Vermilion Talent is a social enterprise brought to life by the experiences of our founders in re-entering the workforce after a career break. Our mission is to empower women to fulfill their potential in every chapter of their professional lives. Together with local companies, resource providers, and our partners, we have created a platform for women to get back to work. We curate resources and offer rich programming to prepare our candidates for career re-entry while working with companies to access our under-tapped pool of talented professionals. This unique integrated model increases access to quality talent for companies, career opportunities for members, and delivers a guided approach for re-entry for all parties.
Anju is a management consultant with over 15 years of experience working with companies on their Customer Relationship Management strategy initiatives. Most recently, she worked with senior IT leaders to create, manage and measure IT success. She left a career in management consulting to care for her young sons.
In 2012, she made the transition back to work and found consulting opportunities that offered the right balance between challenging work and flexibility for her family. Yet, all around her, she noticed a pool of talented moms who were struggling to make the same transition. Having been through it, she enjoys telling her story, advising others on how to navigate re-entry, and partnering with companies to create opportunities for Vermilion Talent members.
Vermilion Talent is a natural extension of what she loves to do – helping women rediscover their footing in preparation for their next career opportunity. Anju resides in New York with her husband Tom & their two sons, Jonah & Evan. She holds a BBA from St. Mary’s University & an MBA from the McCombs School at the University of Texas-Austin.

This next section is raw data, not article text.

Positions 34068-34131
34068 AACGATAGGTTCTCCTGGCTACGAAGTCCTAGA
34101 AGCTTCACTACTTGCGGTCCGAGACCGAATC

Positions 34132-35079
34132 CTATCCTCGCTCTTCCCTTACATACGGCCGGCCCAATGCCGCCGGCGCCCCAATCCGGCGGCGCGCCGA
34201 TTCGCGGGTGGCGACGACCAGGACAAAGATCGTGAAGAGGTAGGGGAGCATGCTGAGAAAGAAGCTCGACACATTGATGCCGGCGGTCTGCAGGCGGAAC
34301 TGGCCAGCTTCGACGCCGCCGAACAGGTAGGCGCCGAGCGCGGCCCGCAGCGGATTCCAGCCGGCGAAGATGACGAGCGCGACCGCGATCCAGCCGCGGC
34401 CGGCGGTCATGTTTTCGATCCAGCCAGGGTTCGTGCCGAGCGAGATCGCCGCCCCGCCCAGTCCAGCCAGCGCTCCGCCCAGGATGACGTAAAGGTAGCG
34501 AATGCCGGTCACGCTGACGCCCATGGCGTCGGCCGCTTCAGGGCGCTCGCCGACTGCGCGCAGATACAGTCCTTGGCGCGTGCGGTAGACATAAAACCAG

Anne-Barbara is a management consultant with extensive experience in Transformation and Strategy implementation projects. She started her career as an international tax attorney with Deloitte and moved into management consulting working for large multinationals such as Philips and TNT Global Express. She moved from the Netherlands to NY last year with her family.
The transition was an eye-opener. Anne-Barbara was a working mom in the Netherlands and realized it was difficult to create the same arrangement living in NY. She met many women in the NY area facing the same challenge, expatriates struggling to transition into the workforce due to relocation. This is how Anne-Barbara got involved with Vermilion Talent.
She now lends her expertise and enthusiasm in connecting local companies with Vermilion Talent’s talented and professional pool of women. AnneBarbara resides in New York with her husband Godfried and 2 daughters, Madelief & Anelot. Anne-Barbara holds a Masters in Tax Law & Corporate Tax Law from the University of Leiden, Netherlands.